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Med Dosim. 2004 Spring;29(1):7-10.

The effect of an extended source-to-skin distance in the treatment of the spinal field in children receiving craniospinal irradiation.

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Department of Radiation Oncology, Emory Clinic and Emory University, Atlanta, GA, USA.


In this study, we compared a single extended source-to-skin difference (SSD) spinal field and the alternative 2-field gapped approach at 100 SSD on dose to surrounding normal tissues. Five female patients ranging in age from 3 to 20 years underwent computed tomography (CT) simulation for treatment planning of the craniospinal axis, which was treated in its entirety to 36 Gy. For each slice, the clinical target volume (thecal sac and contents), mandible, thyroid gland, esophagus, heart, lungs, liver, and ovaries were contoured. Technique A employed the use of a single posterior spinal field delivered at SSD = 140 cm (140 SSD), and Technique B employed the use of 2 gapped spinal fields using a traditional SSD of 100 cm (100 SSD). Dose-volume histograms (DVHs) were obtained for each organ contoured and for each technique used. In all patients, the average mean dose to all surrounding structures was increased with the use of a single extended SSD (Technique A) when compared to the 2 spinal fields prescribed at 100 SSD (Technique B). The average mean doses to the mandible, thyroid gland, esophagus, and heart were 78%, 19%, 6%, and 16%, respectively, higher with Technique A as compared to Technique B. In addition, the average mean doses to the lungs, liver, and ovaries were 53%, 33% and 69%, respectively, higher as compared to Technique B. However, the clinical target volume at the spinal junction site received a less homogenous dose with Technique B as compared to Technique A. We conclude that although the use of a single-field extended SSD delivered a more homogenous dose to the spine, a higher dose to the ovaries, thyroid gland, mandible, lungs, liver, and heart was seen.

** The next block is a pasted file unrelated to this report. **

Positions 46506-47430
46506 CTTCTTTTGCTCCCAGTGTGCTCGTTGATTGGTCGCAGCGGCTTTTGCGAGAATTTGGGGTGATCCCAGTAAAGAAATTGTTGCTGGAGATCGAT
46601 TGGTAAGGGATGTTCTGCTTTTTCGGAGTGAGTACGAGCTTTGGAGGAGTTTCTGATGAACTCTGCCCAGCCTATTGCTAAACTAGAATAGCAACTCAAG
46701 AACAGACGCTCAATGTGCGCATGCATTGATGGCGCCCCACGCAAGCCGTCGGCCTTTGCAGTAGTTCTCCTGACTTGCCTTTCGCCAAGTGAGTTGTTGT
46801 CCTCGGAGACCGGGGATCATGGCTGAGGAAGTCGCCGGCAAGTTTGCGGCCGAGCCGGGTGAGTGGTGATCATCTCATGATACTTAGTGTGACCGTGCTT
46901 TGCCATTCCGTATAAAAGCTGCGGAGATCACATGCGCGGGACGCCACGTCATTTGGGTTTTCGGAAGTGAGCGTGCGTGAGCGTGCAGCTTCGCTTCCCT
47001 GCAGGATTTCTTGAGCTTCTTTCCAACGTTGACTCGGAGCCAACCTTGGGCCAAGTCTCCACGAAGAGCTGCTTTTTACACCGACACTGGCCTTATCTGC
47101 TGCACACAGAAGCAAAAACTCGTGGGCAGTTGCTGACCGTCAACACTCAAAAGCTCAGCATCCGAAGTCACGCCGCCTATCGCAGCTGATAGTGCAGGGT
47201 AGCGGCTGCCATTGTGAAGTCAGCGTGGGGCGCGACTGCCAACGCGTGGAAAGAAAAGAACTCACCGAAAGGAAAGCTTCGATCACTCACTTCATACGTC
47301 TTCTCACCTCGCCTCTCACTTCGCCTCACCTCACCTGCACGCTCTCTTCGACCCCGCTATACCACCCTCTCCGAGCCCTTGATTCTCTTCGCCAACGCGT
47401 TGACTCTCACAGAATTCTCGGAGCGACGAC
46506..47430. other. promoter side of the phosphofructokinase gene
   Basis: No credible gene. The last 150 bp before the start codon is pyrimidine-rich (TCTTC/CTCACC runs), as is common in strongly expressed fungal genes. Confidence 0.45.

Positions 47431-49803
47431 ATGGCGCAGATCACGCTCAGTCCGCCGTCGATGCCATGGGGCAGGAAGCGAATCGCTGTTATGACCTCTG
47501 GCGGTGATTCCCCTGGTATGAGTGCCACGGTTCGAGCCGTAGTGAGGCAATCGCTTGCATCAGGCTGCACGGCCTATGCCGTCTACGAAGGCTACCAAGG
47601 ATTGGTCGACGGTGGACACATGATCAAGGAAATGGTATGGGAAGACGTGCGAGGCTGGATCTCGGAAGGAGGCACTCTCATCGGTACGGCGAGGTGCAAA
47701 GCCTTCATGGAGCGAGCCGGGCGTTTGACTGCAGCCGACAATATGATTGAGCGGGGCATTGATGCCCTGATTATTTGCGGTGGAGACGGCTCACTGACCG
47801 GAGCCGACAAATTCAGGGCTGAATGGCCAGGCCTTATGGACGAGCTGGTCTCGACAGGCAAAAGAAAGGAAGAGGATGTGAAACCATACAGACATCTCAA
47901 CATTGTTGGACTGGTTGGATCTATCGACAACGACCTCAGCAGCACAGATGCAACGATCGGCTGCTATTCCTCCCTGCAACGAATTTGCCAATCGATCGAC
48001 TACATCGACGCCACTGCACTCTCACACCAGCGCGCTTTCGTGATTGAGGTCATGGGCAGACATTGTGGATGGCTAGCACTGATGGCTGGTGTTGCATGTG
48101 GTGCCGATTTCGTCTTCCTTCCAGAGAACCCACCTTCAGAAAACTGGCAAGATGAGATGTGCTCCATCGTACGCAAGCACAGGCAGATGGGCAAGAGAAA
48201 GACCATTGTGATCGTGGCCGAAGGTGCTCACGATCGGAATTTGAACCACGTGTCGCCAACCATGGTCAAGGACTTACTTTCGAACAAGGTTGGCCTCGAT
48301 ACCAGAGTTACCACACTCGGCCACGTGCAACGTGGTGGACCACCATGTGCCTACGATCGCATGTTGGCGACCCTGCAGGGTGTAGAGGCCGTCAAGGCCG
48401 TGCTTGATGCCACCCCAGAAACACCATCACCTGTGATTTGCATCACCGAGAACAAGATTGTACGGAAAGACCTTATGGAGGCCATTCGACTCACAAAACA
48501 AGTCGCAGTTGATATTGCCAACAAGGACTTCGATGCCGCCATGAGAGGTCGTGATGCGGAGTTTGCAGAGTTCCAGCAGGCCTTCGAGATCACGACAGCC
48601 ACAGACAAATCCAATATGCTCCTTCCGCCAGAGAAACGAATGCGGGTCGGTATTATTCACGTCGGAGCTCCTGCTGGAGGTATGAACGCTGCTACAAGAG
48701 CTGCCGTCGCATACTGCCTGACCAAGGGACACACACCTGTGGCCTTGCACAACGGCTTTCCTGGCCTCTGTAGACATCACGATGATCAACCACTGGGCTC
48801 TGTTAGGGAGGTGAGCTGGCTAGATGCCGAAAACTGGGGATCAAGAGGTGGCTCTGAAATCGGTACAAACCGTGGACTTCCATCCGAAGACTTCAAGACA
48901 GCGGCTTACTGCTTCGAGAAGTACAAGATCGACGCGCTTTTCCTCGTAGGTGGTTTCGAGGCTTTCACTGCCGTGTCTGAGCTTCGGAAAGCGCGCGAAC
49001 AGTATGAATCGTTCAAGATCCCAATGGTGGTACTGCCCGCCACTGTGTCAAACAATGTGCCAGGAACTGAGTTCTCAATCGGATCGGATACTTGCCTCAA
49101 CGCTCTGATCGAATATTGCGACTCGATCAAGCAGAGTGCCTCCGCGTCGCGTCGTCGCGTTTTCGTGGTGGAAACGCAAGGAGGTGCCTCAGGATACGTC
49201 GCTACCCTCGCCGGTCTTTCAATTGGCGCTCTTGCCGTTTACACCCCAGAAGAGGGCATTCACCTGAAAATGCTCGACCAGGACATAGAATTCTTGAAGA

[Indexed for MEDLINE]

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